|Country||United Kingdom of Great Britain and Ireland|
|Gimcrack Stakes (1922)
Epsom Derby (1924)
Prince of Wales's Stakes (1924)
Sansovino (1921–1940) was a British Thoroughbred racehorse and sire. In a career which lasted from 1922 to 1924 he ran twelve times and won six races. His most significant victory came as a three-year-old in 1924 when he won the Epsom Derby by six lengths in some of the most difficult conditions in the race’s history. He went on to have a modestly successful career at stud.
Sansovino’s sire, Swynford, who was also owned by Lord Derby, was an excellent racehorse who won the St Leger in 1910 and went on to be a Champion sire in 1923 . Apart from Sansovino, he sired the dual classic-winning fillies Saucy Sue (1000 Guineas, Oaks) and Tranquil (Oaks, St Leger) and the three-time Champion sire Blandford. Sansovino’s dam Gondolette has been described as “one of the most famous mares in the Stud Book”. She was the dam of Sansovino’s full sister Ferry (1000 Guineas) and the direct, female-line ancestor of such notable thoroughbreds as Hyperion, Sickle, Pharamond, Big Game and Snow Knight.
1923: two-year-old season
Sansovino was sent to Goodwood in July for his first racecourse appearance and won the six furlong Ham Produce Stakes by a length from Cleone in a time of 1:15.2. A month later, he was moved up in class for the Gimcrack Stakes, again over six furlongs at York. Sansovino won comfortably, beating Dandelion by three quarters of a length but did not run again that season.
1924: three-year-old season
Sansovino made his three-year-old debut at Birmingham Racecourse (a venue which closed in 1965), starting at odds of 1/5 against moderate opposition. He was not impressive in narrowly defeating a horse named Rugeley, but the form was boosted to an extent when the runner-up won the Chester Cup in May. Sansovino’s next start was in the Newmarket Stakes a recognised trial race for the Epsom Derby. He finished only third but did little wrong in being beaten a head and a neck by the top-class colts Hurstwood and Salmon-Trout after being unsuited by the slow pace and having been badly hampered in the closing stages.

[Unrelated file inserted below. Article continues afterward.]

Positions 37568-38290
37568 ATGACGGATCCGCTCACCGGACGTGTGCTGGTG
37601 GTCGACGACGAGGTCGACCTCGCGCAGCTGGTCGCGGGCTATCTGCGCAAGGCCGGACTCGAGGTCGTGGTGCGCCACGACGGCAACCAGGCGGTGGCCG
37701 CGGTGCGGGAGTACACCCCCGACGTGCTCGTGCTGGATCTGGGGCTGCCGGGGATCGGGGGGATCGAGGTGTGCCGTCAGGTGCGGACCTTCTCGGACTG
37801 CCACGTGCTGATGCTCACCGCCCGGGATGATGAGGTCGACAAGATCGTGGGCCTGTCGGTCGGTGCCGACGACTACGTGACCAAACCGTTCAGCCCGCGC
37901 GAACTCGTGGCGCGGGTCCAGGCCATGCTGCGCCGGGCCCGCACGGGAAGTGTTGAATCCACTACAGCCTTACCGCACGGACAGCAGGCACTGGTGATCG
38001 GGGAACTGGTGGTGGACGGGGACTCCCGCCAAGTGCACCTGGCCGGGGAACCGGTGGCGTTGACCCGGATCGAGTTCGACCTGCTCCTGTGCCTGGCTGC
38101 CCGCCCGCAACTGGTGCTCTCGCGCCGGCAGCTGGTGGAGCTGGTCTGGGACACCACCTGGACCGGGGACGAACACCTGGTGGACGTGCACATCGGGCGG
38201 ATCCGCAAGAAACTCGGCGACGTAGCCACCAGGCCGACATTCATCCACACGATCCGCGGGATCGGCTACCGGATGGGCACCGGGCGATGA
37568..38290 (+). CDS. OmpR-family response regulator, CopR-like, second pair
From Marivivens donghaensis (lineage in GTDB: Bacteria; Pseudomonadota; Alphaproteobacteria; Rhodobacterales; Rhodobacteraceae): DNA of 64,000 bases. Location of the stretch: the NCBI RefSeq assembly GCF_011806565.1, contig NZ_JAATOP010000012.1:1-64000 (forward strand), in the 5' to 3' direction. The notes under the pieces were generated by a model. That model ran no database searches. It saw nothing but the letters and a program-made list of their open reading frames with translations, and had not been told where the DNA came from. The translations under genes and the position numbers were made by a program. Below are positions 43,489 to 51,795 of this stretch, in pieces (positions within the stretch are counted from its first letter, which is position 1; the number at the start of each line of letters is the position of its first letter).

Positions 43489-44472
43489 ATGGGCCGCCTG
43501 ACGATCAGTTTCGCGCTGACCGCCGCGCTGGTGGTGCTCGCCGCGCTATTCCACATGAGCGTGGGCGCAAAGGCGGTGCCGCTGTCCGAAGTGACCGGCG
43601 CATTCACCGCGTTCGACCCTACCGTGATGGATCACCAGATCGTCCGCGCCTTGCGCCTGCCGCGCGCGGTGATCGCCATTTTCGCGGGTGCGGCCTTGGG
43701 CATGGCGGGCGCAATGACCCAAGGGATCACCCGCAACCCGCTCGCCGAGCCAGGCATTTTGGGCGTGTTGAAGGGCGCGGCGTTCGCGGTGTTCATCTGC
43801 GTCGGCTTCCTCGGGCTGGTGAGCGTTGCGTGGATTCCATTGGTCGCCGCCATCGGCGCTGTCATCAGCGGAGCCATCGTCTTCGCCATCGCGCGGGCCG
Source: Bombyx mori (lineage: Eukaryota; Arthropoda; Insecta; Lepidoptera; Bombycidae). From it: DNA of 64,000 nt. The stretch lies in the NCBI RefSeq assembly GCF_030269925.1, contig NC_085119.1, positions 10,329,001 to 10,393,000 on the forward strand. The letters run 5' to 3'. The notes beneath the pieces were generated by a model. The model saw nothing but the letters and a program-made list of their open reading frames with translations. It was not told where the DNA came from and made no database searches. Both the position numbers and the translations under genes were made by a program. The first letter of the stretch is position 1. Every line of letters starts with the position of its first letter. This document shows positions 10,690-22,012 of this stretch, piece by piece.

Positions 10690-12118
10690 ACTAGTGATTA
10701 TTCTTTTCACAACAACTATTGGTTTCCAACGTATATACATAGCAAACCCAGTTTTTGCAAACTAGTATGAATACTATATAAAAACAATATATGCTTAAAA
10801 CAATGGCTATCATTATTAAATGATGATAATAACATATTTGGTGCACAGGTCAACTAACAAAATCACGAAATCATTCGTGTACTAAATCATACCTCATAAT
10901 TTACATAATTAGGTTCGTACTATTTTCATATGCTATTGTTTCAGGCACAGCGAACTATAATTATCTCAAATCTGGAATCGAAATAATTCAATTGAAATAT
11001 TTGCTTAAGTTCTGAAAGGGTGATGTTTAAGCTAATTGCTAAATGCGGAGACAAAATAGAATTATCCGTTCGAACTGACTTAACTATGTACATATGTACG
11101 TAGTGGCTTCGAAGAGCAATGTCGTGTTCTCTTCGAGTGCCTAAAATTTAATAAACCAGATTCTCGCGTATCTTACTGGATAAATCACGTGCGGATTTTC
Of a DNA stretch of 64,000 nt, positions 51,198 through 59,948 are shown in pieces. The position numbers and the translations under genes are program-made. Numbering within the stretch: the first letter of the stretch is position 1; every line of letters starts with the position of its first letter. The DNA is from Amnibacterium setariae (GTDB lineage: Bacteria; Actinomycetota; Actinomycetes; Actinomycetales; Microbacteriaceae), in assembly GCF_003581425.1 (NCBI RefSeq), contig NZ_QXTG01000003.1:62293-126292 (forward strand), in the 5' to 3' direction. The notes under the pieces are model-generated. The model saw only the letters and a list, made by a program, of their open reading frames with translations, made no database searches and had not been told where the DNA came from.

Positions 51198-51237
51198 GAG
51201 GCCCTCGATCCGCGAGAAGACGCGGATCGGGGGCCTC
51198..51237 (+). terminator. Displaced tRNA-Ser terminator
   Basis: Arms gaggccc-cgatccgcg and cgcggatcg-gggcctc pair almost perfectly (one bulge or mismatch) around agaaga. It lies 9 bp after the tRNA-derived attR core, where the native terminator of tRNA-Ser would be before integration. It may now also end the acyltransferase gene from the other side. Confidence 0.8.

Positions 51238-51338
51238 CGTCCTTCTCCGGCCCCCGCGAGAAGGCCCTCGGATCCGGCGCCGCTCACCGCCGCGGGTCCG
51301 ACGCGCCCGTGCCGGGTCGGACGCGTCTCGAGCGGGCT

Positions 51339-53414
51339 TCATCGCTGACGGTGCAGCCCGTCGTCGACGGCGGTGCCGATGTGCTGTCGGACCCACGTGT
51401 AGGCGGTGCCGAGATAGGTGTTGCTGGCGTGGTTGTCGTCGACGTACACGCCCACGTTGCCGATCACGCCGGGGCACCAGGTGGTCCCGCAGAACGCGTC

Sansovino’s position as a major contender for the Derby was not, however, established on the public racecourse but in a private trial on the Newmarket training gallops. He was matched against his older stable companions Tranquil and Pharos and won by six lengths, despite receiving only three pounds in weight The official weight-for-age scale suggests that a three-year-old should be receiving around fifteen pounds from a four-year-old at this point in the season, so the performance was extremely impressive. Indeed, according to one story, one of the riders of the beaten horses rushed home, pawned his wife’s jewellery, and wagered the money raised on Sansovino for the Derby before the bookmakers learned of the outcome of the trial.